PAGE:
Earlier today I popped along to a tasting morning by the fine people at Juvé & Camp. They’ve been making world class Cava for decades, and I have to say this was Cava like nothing I’d ever drunk before. But more on that later, this tasting was all about pointing out the Cava point of difference.
In the UK, Prosecco has become the biggest sparkling wine going. People often confuse Prosecco and Cava solely because the entry level stuff is sparkling and a similar price. That’s about it. They are made in different ways using sifferent grapes. Cava producers have to start making people realize the difference between the drinks, and this morning was all about starting that process.
Cava producers can use quite a few different grapes, but three local grapes are thought of as the “Cava” grapes. Of those, Xarel-lo, was the main topic for us this morning. It’s what gives Cava the almond blossom, fennel, and rubber smells that really set it apart from other sparkling wines. I know the idea of fennel and rubber doesn’t sound amazing, but it’s one of them you need to just sniff it and see. You’ll like it, I promise!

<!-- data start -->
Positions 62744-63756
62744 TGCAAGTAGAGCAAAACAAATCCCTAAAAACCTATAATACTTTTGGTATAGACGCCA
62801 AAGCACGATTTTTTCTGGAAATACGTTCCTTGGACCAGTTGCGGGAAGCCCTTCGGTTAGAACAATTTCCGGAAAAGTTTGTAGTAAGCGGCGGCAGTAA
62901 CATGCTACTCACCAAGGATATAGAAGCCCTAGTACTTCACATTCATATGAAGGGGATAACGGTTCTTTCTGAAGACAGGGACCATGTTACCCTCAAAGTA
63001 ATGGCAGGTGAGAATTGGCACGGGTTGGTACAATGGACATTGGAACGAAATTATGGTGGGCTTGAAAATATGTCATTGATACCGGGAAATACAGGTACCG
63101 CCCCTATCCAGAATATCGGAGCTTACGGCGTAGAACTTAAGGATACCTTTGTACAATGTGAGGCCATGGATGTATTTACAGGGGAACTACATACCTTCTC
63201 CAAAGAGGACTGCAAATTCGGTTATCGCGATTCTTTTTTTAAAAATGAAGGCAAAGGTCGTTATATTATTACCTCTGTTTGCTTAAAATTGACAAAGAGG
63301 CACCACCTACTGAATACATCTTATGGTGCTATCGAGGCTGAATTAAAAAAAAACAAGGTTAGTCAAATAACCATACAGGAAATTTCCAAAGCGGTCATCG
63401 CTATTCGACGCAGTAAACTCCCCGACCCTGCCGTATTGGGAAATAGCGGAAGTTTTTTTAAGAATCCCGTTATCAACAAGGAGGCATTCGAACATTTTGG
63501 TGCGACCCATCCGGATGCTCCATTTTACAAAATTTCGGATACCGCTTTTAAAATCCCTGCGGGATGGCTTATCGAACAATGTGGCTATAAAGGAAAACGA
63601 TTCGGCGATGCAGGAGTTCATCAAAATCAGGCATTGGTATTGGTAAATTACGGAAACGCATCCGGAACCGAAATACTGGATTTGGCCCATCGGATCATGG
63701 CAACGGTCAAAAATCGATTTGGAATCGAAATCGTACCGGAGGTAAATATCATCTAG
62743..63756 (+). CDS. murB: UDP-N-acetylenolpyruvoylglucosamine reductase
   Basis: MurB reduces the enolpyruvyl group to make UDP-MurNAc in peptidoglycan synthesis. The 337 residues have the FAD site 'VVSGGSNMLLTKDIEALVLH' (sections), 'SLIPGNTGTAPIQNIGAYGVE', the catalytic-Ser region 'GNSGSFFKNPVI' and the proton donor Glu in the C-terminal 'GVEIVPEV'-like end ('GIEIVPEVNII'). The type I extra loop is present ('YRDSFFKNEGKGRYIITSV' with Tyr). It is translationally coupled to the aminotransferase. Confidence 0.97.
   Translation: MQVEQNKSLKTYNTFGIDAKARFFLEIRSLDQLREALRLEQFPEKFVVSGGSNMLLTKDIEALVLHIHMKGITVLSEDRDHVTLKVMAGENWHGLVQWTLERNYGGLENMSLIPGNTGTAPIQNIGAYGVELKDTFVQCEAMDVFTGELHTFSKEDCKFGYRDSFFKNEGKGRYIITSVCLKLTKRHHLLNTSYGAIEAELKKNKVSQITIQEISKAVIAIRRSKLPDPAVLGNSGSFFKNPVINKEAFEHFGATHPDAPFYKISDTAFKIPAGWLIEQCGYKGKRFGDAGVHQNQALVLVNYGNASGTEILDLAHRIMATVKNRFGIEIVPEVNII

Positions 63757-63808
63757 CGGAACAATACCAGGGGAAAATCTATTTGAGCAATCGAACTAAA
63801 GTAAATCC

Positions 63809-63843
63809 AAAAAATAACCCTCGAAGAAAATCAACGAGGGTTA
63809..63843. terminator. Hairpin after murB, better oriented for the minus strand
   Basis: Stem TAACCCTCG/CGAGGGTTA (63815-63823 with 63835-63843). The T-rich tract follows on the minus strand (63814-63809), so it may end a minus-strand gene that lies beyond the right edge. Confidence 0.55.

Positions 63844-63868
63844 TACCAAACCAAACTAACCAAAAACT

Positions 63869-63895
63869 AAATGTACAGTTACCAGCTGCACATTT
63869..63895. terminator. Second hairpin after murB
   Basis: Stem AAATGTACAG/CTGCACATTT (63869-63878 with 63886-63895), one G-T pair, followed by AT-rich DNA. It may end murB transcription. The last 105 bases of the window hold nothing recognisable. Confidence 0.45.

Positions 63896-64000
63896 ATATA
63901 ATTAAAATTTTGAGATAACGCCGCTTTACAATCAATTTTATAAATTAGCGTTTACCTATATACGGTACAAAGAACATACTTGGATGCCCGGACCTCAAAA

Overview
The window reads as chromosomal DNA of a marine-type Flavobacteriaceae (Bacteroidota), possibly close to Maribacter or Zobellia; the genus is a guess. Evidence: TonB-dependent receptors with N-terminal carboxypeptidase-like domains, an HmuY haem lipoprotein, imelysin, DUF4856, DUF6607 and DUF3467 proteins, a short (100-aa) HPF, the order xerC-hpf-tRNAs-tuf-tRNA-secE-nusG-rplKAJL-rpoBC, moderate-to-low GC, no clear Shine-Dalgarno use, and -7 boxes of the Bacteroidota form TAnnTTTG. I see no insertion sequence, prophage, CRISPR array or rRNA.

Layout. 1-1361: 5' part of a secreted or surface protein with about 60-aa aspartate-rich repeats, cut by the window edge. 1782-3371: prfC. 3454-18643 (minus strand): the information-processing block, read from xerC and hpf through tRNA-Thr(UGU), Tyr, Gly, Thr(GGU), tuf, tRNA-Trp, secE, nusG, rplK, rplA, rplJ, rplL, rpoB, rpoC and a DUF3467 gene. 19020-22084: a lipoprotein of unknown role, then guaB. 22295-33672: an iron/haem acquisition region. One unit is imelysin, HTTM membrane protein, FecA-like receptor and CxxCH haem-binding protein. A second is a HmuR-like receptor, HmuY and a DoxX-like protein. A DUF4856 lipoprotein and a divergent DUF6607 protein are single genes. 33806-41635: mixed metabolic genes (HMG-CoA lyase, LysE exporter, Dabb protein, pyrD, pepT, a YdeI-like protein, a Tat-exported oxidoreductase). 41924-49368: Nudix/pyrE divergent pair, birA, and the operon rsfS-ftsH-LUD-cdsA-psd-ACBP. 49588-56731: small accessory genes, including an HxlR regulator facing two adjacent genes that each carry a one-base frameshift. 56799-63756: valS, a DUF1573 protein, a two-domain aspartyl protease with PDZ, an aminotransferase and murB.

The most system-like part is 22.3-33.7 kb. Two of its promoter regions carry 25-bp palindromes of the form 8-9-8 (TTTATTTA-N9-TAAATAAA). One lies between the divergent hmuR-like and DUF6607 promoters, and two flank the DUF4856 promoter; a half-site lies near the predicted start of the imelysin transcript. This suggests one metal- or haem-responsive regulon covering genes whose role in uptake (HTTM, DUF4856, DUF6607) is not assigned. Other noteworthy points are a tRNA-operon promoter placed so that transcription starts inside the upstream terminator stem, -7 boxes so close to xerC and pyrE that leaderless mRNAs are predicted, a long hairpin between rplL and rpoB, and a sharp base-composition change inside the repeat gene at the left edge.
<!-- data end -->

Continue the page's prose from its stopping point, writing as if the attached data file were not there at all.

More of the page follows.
Can Cava as a wine, or the Cava producers as a collective, do what needs to be done and forge out a niche for Cava to fill on it’s own? Probably not for now, 90%+ of bubbly drinkers only care about the fact there are bubbles in a glass. But us wine-o’s are having to sit up and take note. Producers like Juvé & Camp are filling the need for premium Cava that is what is going to take this wine to the next level for UK wine drinkers. This morning’s samples were varied, but equally excellent.
That Spanish local market has been too lucky for too long, we’d love to get some over here please!